Empirical observations offer improved estimates of forest floor carbon content across in the United States

Tuesday, 16 December 2014
Charles Hobart Perry1, Grant M Domke1, Brian F Walters1, James E Smith2 and Christopher W Woodall1, (1)Northern Research Station, Saint Paul, MN, United States, (2)Northern Research Station, Durham, NH, United States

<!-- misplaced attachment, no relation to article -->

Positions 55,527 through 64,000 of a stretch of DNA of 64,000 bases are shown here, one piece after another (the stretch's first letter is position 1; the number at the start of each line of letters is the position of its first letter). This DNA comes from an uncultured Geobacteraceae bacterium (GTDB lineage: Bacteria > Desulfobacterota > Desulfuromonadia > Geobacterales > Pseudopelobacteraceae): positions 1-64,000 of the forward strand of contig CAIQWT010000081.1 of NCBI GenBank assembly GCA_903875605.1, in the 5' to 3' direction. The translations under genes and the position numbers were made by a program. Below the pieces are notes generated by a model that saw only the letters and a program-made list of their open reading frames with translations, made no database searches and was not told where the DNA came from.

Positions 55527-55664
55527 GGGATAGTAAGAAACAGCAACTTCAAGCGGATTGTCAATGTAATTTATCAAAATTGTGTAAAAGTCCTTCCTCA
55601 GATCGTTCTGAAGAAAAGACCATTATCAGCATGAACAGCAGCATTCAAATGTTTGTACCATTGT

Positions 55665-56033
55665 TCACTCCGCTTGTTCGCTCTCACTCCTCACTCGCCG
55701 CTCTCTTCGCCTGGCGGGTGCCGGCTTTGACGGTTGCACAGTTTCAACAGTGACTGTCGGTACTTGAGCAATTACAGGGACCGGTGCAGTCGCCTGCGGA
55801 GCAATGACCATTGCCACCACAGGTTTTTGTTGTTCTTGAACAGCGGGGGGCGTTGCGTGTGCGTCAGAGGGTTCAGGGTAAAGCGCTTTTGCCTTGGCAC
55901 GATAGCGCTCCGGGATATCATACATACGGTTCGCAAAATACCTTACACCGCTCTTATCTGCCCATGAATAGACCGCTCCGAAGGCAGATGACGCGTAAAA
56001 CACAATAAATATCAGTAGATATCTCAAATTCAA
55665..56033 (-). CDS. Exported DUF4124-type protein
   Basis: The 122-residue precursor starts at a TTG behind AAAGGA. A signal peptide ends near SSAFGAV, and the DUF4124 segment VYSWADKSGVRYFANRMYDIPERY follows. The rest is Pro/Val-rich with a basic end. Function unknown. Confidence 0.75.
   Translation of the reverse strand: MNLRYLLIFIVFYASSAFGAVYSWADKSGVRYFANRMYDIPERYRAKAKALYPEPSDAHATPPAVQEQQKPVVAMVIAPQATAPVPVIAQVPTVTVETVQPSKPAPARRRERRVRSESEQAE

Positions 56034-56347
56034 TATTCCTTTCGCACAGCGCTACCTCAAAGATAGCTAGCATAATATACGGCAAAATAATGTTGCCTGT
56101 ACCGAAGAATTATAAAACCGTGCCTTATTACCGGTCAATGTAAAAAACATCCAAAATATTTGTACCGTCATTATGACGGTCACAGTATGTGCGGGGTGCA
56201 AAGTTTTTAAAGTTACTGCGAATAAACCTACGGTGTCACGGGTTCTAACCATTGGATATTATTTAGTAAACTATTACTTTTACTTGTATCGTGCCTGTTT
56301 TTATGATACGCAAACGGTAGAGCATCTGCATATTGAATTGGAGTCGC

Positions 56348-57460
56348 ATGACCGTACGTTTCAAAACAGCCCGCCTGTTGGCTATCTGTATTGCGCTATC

The Forest Inventory and Analysis (FIA) program of the United States Forest Service reports official estimates of national forest floor carbon (FFC) stocks and stock change to national and international parties, the US Environmental Protection Agency (USEPA) and the United Nations Framework Convention on Climate Change (UNFCCC), respectively. These estimates of national FFC stocks are derived from plot-level predictions of FFC density. We suspect the models used to predict plot-level FFC density are less than ideal for several reasons: (a) they are based upon local studies that may not reflect FFC dynamics at the national scale, (b) they are relatively insensitive to climate change, and (c) they reduce the natural variability of the data leading to misplaced confidence in the estimates. However, FIA has measured forest floor attributes since 2001 on a systematic 1/16th subset of a nation-wide array of inventory plots (7 800 of 125 000 plots). Here we address the efficacy of replacing plot-level model predictions with empirical observations of FFC density while assessing the impact of imputing FFC density values to the full plot network on national stock estimates. First, using an equivalence testing framework, we found model predictions of FFC density to differ significantly from the observations in all regions and forest types; the mean difference across all plots was 21 percent (1.81 Mg·ha-1). Furthermore, the model predictions were biased towards the lower end of extant FFC density observations, underestimating it while greatly truncating the range relative to the observations. Second, the optimal imputation approach (k-Nearest Neighbor, k-NN) resulted in values that were equivalent to observations of FFC density across a range of simulated missingness and maintained the high variability seen in the observations. We used the k-NN approach to impute FFC density values to the 94 percent of FIA inventory plots without soil measurements. Third, using the imputed values of FFC density our preliminary estimate of FFC stocks in the US is 6 333 Tg (±106 Tg). This estimate is 29.9 percent larger (1 457 Tg) than current model-based estimates. Our research yields more representative estimates of both plot-level FFC densities and national FFC stocks that will be submitted to the USEPA and UNFCCC as part of the 2015 estimates.